Monday, October 31, 2005

Schumer: Nomination of Alito "Divisive"

Said Judiciary member Charles Schumer, "It is sad that the president felt he had to pick a nominee likely to divide America," throwing in the obligatory reference to Sandra Day O'Connor. Minority Leader Harry Reid joined Schumer in expressing scorn at the President's choice, and at the fact that Alito is male and not Hispanic. Majority Leader Bill Frist characterized nominee Altio as "unquestionably qualified."

The American Center for Law and Justice, a conservative legal think tank, was one of the first to embrace Scalito, as he is termed, remarking on his similarity to Thomas and Scalia. Previous opinions of Alito's on the Third, in Planned Parenthood vs Casey, against the Family and Medical Leave Act, and in favor of strip searches by police have earned him notoriety with more liberal observers. In the 1996 case Sheridan v. Dupont, Alito decided in favor of a more onerous burden of proof in sex discrimination cases.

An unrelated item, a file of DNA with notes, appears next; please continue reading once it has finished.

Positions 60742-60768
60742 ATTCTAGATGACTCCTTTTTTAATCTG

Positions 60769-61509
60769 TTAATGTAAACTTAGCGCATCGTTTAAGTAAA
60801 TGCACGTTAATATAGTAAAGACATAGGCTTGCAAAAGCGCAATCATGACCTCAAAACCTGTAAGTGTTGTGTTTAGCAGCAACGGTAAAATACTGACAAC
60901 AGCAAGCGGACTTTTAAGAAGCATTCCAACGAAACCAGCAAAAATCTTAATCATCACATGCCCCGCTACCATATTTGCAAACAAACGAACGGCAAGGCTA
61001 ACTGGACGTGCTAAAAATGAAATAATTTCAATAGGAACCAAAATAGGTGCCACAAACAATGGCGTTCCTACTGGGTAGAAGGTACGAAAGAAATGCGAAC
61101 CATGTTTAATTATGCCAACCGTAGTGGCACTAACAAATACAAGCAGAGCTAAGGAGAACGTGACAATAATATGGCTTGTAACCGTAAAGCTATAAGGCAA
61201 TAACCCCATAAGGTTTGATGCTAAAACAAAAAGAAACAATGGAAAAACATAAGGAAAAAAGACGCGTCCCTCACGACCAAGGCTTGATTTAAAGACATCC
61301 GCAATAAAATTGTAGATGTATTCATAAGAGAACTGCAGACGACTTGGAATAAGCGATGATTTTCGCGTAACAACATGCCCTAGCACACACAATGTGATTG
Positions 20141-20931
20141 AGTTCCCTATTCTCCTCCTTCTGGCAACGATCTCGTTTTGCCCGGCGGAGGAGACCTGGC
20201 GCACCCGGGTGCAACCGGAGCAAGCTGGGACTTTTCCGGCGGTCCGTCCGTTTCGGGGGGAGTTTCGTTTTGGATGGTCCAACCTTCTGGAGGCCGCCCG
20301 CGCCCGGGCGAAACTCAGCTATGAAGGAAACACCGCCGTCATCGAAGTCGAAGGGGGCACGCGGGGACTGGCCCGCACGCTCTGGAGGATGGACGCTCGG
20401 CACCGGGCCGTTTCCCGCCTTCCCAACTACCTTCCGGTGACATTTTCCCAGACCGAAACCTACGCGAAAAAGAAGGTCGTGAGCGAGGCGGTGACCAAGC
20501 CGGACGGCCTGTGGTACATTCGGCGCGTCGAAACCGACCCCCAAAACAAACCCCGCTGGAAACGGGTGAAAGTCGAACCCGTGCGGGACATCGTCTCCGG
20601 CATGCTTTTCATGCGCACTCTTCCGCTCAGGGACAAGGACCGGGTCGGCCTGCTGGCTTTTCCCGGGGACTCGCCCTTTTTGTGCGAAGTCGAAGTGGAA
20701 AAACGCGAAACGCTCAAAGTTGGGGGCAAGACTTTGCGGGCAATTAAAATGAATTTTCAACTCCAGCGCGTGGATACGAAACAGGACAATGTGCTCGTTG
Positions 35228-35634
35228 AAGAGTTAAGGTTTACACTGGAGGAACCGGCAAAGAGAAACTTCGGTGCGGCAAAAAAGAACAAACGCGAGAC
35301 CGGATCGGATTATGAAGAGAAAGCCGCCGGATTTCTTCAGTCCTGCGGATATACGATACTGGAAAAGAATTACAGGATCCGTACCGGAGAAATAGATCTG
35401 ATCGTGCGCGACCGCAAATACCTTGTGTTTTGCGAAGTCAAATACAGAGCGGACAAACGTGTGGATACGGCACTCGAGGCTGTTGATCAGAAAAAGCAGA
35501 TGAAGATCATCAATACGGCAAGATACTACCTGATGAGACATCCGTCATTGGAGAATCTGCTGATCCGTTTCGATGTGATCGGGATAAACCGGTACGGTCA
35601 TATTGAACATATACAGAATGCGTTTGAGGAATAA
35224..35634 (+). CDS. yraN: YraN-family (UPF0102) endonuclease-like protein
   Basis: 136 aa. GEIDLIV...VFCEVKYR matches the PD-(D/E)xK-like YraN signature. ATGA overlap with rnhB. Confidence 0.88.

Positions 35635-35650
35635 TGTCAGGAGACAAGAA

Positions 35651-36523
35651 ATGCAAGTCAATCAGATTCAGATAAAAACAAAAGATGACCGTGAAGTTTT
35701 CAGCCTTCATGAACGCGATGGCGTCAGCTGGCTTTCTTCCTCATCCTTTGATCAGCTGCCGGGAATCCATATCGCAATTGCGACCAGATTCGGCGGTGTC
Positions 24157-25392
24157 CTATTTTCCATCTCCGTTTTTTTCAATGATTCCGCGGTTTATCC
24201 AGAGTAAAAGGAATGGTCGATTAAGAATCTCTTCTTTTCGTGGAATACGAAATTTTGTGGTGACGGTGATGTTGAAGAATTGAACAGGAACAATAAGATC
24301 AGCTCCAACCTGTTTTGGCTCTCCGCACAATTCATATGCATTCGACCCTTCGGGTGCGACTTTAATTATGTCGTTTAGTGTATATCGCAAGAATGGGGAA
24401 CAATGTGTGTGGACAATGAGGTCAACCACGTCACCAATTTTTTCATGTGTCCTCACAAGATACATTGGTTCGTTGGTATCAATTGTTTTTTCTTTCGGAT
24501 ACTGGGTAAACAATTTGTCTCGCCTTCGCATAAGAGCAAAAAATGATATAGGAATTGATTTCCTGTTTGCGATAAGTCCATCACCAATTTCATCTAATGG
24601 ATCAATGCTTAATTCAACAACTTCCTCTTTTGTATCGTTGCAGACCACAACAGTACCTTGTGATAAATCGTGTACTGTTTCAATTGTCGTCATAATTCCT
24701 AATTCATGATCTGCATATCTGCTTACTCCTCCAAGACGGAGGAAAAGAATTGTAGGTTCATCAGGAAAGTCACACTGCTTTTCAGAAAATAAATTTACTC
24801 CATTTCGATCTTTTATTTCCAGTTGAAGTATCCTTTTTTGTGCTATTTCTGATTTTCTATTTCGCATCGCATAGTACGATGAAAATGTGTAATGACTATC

In this post, blogger A3G takes issue with the sobriquet. Says she, "...the unassuming Judge Alito isn't nearly as forceful a personality as Justice Scalia," going on to compare Luttig to a "pack of hungry wolves." Alito lacks Roberts's prior anonymity and has stances untenable to many Democrats. His controversial rulings in cases involving women and minorites will give the controversy a fervent tone. Judge Alito's gender and race make him all the more appealing a target. Though he lacks any personal or ethical pecadilloes, and this probably won't reach Bork or Thomas proportions, one can expect a contentious confirmation battle.

Many minds have weighed in on Specter's feelings about nominee Alito. I, for one, think that Specter, know for his docility, and knowing of his tenuous place among more conservative colleagues, will cooperate with the adminstration in the nomination process. A defeat at Specter's doing would be too much to bear, and could lead to his ouster as Judiciary chairman. A situation like this calls for tact and tactility, hard-hitting questions and even better answers, and I think Specter has what it takes.


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